IPTV Seeks Killer App
"DVR : TV :: Chocolate chip cookie dough : ice cream."
Get it? The chocolate chip cookie dough ice cream flavor was a once-in-a-generation find. Wannabes show up each year that are just new permutations of fruit, caramel, and/or crunchy things. Cookie dough was a sensation.
Similarly, the DVR is a vendor's dream, an application that nearly everybody wants, in some form. But what about all the other applications for TV, interactive TV, and/or IPTV? They're in the caramel-plus-crunchies category. None of them is as universally life-changing as a DVR.
I mean, really, what else has arrived that could have that impact? Not a weather widget. Not on-screen caller ID. Not an app that lets you click on the blatant product placements during your favorite show.
(You might consider this cheating, but for this discussion, I'm not counting video-on-demand as an application. It's more like a pay channel à la HBO.)
If there isn't another cookie-dough application out there, that spells trouble for interactive TV. I think it's a given that consumers will gravitate towards interactive TV -- if nothing else, it will become the default in a decade or so -- but it's not yet clear that they'll use it for anything revenue-generating for the operators.
At least interactive TV is finally getting past the basic problem of TV being passive. People used to turn on TV because they didn't want to do anything; asking them to interact was a contradiction. That's less true now, due to continual Internet access; the idea of texting friends while on TV has become a lot more normal.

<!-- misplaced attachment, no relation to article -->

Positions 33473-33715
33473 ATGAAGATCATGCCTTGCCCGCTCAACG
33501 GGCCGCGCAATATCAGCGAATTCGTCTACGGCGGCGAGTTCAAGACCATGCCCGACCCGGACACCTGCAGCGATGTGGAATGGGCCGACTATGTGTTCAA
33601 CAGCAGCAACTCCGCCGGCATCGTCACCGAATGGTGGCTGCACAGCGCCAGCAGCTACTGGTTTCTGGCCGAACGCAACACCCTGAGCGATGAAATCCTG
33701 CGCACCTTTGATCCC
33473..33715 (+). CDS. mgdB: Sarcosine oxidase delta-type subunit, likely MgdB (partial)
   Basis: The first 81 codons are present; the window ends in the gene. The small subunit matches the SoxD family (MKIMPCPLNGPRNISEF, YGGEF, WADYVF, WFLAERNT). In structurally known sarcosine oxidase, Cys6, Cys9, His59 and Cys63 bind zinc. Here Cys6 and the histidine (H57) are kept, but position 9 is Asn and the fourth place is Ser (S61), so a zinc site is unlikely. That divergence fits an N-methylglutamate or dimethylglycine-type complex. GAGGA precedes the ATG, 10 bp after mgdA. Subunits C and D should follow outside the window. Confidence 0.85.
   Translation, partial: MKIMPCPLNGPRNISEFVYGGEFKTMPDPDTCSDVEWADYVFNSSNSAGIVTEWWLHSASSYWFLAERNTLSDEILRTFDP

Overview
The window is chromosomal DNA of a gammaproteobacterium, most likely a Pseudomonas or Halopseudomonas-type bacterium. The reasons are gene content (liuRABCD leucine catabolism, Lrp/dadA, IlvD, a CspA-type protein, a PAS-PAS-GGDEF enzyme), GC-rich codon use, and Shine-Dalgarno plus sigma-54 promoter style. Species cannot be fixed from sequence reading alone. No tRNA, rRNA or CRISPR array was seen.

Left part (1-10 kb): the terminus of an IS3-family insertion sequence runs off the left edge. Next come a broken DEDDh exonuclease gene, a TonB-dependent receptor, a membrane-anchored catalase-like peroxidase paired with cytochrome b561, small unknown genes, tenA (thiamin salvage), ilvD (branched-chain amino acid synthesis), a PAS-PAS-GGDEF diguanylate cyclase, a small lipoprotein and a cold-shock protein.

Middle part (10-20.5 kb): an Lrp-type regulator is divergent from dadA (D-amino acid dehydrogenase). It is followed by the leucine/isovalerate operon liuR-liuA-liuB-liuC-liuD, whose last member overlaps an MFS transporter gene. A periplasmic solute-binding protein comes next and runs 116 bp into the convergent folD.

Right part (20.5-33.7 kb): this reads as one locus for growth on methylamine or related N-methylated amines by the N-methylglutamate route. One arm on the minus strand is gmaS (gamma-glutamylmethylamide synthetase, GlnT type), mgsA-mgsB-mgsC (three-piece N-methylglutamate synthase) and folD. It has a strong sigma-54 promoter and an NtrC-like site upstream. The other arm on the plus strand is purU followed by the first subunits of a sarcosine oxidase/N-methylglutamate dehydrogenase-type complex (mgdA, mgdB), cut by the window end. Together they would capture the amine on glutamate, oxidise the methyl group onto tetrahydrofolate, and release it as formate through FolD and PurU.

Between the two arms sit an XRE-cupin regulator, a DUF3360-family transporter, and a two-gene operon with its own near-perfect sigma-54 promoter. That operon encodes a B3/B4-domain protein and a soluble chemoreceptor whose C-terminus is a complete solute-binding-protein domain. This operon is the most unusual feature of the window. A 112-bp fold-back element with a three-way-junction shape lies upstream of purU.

That's why, to me, social media applications, such as ratings and recommendations, seem the most likely candidates for TV success. In-game sports chatting comes to mind.
The problem is that people are already accustomed to getting that capability for free, via various Web blogs. (I can speak to the fervor of certain baseball sub-sites on SBNation, for instance.) It's a capability they'd like to get on the TV, possibly, but they wouldn't pay for it as a separate service.
I think that's going to be true for a lot of potential services, creating the same over-the-top problem that TV services are supposed to solve for the telcos in the first place. It's not a new question, but it's in need of some better answers.
— Craig Matsumoto, West Coast Editor, Light Reading
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